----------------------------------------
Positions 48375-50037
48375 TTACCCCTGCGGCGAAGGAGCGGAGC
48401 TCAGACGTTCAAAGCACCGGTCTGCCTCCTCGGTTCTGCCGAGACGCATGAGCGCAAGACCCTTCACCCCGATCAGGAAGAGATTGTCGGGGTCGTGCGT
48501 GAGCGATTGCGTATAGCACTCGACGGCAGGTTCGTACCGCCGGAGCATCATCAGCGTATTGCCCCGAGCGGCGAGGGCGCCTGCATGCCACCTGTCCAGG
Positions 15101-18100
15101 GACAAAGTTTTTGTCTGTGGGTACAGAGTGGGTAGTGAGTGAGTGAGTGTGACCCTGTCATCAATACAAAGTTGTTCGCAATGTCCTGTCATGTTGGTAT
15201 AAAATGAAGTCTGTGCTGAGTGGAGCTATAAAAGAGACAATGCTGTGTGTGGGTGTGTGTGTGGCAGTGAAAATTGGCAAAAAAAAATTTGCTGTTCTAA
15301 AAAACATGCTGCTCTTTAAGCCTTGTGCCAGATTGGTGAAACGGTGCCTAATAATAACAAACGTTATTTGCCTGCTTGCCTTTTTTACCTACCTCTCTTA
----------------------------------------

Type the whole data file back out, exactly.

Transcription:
Positions 48375-50037
48375 TTACCCCTGCGGCGAAGGAGCGGAGC
48401 TCAGACGTTCAAAGCACCGGTCTGCCTCCTCGGTTCTGCCGAGACGCATGAGCGCAAGACCCTTCACCCCGATCAGGAAGAGATTGTCGGGGTCGTGCGT
48501 GAGCGATTGCGTATAGCACTCGACGGCAGGTTCGTACCGCCGGAGCATCATCAGCGTATTGCCCCGAGCGGCGAGGGCGCCTGCATGCCACCTGTCCAGG
Positions 15101-18100
15101 GACAAAGTTTTTGTCTGTGGGTACAGAGTGGGTAGTGAGTGAGTGAGTGTGACCCTGTCATCAATACAAAGTTGTTCGCAATGTCCTGTCATGTTGGTAT
15201 AAAATGAAGTCTGTGCTGAGTGGAGCTATAAAAGAGACAATGCTGTGTGTGGGTGTGTGTGTGGCAGTGAAAATTGGCAAAAAAAAATTTGCTGTTCTAA
15301 AAAACATGCTGCTCTTTAAGCCTTGTGCCAGATTGGTGAAACGGTGCCTAATAATAACAAACGTTATTTGCCTGCTTGCCTTTTTTACCTACCTCTCTTA